Dressage Training Demonstration
Gymnastic Training for all
for the South Western Pa.
Saddle Club Charity Horse Show
benefiting The Humane Society of Greene County
Waynesburg Fairgrounds October 1, 2006.
Presenter Kristin Hermann
Coventry Equestrian Center
is a French word that means “the training of an animal,” specifically the gymnastic training of a horse. When
Kristin Hermann, of Coventry Equestrian Center, was asked if she would give a dressage demonstration, she already knew what
approach she would use. Her opening statement to the audience of about 50 onlookers simply explained that dressage does not
mean that you ride with a top hat and tails on a 25 thousand dollar imported Warmblood or that you ride with a baseball cap
that says “Dressage Queen.” Rather, dressage training can be utilized for all kinds of riding and horses. By “doing
dressage,” a horse becomes more supple, more responsive to the rider’s aids, better able to understand the rider,
and straighter thus balanced in its performance. Ultimately, the horse then becomes happier, more respective and responsive
to the rider.
To illustrate dressage as training,
the demonstration riders showed three very different styles of riding. One rider was outfitted in traditional dressage show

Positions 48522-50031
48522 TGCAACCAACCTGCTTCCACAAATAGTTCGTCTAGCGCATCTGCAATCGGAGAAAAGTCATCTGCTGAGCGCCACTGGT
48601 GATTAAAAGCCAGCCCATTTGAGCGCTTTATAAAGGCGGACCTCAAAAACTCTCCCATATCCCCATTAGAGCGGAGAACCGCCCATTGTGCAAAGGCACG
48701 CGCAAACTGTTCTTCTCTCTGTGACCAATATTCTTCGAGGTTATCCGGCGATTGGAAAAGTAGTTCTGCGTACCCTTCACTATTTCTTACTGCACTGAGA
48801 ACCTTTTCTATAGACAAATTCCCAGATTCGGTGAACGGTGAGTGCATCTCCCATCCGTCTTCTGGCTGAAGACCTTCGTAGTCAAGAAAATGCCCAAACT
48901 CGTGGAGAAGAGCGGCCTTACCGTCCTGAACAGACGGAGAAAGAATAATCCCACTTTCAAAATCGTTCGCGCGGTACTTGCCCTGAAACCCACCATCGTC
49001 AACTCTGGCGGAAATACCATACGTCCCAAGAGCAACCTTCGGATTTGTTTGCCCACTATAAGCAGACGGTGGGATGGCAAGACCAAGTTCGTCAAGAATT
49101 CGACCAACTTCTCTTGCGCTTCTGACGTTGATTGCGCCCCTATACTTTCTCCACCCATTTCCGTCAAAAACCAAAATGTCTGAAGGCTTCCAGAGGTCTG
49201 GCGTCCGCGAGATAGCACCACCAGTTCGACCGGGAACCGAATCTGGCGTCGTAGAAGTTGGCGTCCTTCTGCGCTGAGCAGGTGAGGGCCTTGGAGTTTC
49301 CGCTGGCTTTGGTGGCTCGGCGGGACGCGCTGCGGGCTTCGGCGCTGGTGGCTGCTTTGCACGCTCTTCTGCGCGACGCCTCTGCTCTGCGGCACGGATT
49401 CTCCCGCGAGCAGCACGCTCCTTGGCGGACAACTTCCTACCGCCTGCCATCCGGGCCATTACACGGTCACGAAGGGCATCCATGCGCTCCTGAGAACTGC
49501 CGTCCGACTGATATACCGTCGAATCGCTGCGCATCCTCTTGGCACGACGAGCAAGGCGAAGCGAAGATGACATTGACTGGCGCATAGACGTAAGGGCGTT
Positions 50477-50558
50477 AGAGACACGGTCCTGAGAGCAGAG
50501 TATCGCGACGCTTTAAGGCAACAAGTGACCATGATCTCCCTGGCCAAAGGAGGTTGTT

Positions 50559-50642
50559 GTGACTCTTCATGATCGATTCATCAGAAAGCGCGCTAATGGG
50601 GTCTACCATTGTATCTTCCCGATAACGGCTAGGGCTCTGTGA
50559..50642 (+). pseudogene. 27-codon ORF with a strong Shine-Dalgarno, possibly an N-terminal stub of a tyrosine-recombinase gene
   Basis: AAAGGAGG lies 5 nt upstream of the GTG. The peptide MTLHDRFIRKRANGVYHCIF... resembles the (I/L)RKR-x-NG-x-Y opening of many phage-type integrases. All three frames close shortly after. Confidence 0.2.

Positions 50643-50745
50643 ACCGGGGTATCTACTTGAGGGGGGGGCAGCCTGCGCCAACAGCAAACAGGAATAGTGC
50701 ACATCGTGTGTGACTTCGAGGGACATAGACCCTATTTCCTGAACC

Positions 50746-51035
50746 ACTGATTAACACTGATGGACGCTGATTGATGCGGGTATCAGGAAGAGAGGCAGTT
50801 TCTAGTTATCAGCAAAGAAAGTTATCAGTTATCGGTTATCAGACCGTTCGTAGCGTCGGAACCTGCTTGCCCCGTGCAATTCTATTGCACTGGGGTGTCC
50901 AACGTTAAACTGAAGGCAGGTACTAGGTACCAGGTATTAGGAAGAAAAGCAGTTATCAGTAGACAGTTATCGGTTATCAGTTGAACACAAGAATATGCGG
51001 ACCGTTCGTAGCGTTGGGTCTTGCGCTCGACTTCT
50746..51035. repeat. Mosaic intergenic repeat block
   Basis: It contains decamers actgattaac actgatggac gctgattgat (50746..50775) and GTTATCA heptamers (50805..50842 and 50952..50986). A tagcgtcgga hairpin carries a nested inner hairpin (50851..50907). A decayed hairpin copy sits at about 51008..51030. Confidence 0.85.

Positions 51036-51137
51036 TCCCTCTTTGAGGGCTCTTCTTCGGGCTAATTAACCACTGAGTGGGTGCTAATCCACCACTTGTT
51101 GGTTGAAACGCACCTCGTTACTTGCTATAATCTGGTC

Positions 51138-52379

attire. One rider rode bareback with no fancy saddle, and the third rider rode Western. All three riders demonstrated simple
training maneuvers in all three gaits such as riding a straight line to get the horse to move equally in both directions,
stretching to develop the horse’s top line and elasticity within the back, and lateral or side to side movements to
strengthen and supple the horse. Midway through the demonstration, the Western horse and rider changed to English tack and
riding attire and proceeded to exhibit the same maneuvers as when riding Western.
explained how “dressage” is a systematic approach to training any horse. This approach utilizes a training scale
and various levels that a horse and rider slowly master as they progress with training. When one shows “dressage,”
that person is simply paying for the judge’s opinion on how well the rider is doing with the training of the horse.
In dressage tests, compulsory gymnastic patterns
are performed that are symmetrical in all tests whether performing at the Walk/Trot Introductory Level or at Grand Prix which
is the pinnacle of training dressage for competition.
Any good basic training system
will utilize dressage to encourage the horse to become more submissive, responsive and happy with its work. Not
all trainers may use the word “dressage” when they speak of training. Kristin believes this is from stigmas
associated with the word dressage such as the misconception that a fancy Warmblood horse and a special saddle and
top hat are required. All horses benefit from good correct training/dressage whether it is a hunter learning to
canter straight lines over fences and rating its stride, a trail horse opening a gate and moving off the rider’s leg,
or a Western horse giving at the poll to show submission and acceptance of the bit.
does not have to perform “Airs above the Ground” or the Haute Ecole to do dressage or the gymnastic training of
the horse. A rider simply needs to know that dressage, or training, simply means riding your horse with a foundation
of clear communication that progresses both horse and rider through a series of gymnastic patterns that develop
a unified partnership between equine and human.